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October 27, 2006

NY Post: Pettitte might be an option
by SG

From Joel Sherman:

Boras represents Barry Zito, and the strong early indications are that neither New York club is planning to pursue the southpaw star, largely because of financial demands that almost certainly will climb well beyond even five years at $70 million. But that does not mean a playoff-proven and - just as vital - New York-proven pitcher might not be available at significantly less money by the name of Andy Pettitte.

Agent Alan Hendricks told The Post's George King yesterday that no firm plans had been made by either Pettitte or Roger Clemens whether to play in 2007 or whether they want to stay home in Houston if they do return. ...

This segues nicely into what I wanted to write about next, which are the starting pitcher options that are available on the market this offseason. Similar to what I did when trying to project Daisuke Matsuzaka, I did a weighted average for 2003-2005 for the candidates that I think the Yankees may have interest in. I then adjusted their statistics based on whether they'd be pitching in the NL or AL based on the weighted differences between the leagues over that same time frame, which are this:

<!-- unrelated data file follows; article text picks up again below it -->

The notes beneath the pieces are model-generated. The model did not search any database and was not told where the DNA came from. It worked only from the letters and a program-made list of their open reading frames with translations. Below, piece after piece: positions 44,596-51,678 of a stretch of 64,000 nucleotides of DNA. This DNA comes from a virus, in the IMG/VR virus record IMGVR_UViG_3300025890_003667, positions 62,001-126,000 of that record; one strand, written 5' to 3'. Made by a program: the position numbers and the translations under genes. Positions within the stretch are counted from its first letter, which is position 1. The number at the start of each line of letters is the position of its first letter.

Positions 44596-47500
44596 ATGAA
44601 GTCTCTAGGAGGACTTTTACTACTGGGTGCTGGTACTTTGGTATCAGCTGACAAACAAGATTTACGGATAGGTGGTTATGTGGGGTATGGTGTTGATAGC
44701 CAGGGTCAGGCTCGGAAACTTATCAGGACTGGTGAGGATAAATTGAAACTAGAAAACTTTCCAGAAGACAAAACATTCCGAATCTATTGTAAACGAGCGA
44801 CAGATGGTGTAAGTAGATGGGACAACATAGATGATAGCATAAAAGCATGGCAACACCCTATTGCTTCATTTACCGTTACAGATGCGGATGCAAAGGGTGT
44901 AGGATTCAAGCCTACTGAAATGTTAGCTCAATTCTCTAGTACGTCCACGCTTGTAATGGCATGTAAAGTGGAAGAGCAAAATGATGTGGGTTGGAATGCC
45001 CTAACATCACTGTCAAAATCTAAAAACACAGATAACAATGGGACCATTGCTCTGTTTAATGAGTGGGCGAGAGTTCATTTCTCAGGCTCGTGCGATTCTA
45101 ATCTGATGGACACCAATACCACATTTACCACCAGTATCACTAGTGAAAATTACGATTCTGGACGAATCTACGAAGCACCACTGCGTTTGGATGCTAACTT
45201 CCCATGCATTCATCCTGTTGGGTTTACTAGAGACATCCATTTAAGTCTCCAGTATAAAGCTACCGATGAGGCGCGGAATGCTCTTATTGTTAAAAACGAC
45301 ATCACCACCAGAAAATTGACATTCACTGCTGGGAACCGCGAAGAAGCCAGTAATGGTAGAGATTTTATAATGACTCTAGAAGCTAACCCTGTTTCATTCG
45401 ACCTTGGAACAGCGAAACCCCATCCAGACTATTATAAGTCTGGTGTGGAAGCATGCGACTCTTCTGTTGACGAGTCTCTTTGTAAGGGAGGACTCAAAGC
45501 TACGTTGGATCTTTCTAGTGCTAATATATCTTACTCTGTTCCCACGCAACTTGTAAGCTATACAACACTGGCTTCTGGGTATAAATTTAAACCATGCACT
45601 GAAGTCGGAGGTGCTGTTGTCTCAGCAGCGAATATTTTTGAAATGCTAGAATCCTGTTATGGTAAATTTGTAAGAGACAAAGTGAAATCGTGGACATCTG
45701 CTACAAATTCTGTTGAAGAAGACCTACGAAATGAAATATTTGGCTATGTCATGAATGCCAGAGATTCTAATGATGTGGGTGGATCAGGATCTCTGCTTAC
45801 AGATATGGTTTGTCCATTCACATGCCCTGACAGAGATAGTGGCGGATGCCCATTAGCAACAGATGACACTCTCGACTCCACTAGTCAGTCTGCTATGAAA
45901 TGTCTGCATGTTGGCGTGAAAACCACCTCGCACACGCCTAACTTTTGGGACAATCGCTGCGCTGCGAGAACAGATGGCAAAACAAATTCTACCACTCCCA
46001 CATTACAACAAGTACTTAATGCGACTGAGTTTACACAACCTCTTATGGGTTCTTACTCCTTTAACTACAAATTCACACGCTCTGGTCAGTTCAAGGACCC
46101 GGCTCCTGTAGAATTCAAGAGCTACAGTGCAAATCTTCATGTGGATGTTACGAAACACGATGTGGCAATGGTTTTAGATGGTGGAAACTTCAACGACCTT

The site has a comprehensive list of all the potential free agents. I picked out the ones who I thought might make at least a little sense for the Yankees to consider, and here they are. Again, the numbers below are a 3 year weighted average of 2003-2005, then adjusted for AL vs. NL.

Not a very inspiring list. I'd imagine Roger Clemens's projection is way too optimistic, but even if you add another run to his ERA he's probably the best option. The problem is, he's also the least likely option. He's also going to be 44, and while he works out like a madman, there's no way to know how long he can keep going.

Getting back to Sherman's point though, it's interesting to see that there's not much difference projected between Pettitte and Zito, although there's a pretty significant age difference, and a bigger risk of injury with Pettitte. This may be balanced somewhat by the fact that you can sign Pettitte for a shorter deal and less per year.

I liked Jason Schmidt more than Zito for similar reasons (shorter committment) as well as better stuff, although he has lost a few MPH of his fastball the last two years. I'd probably put him behind the Zito/Pettitte duo right now though.

Ted Lilly was interesting to me at one point because I thought he could be had relatively cheaply (say 2 years, $10 million) but that doesn't look like the case now. He's probably about a league average starter, but he has a delivery that seems to prevent him from staying healthy.

Kerry Wood wouldn't be anything more than a flier at this point. I don't even know when he can pitch again, or how good he will be if he does. Tony Armas and Gil Meche both project to be below average rotation filler, although they have the talent to be somewhat better than that.

That list stinks. As you can see, Matsuzaka probably projects better than anyone on the list except Clemens. If I were the Yankees, I would try to avoid committing to any pitchers on the market long-term, especially with the contracts they already have locked up.

Oh yeah, one more option.

Update: Mark Mulder by request from George.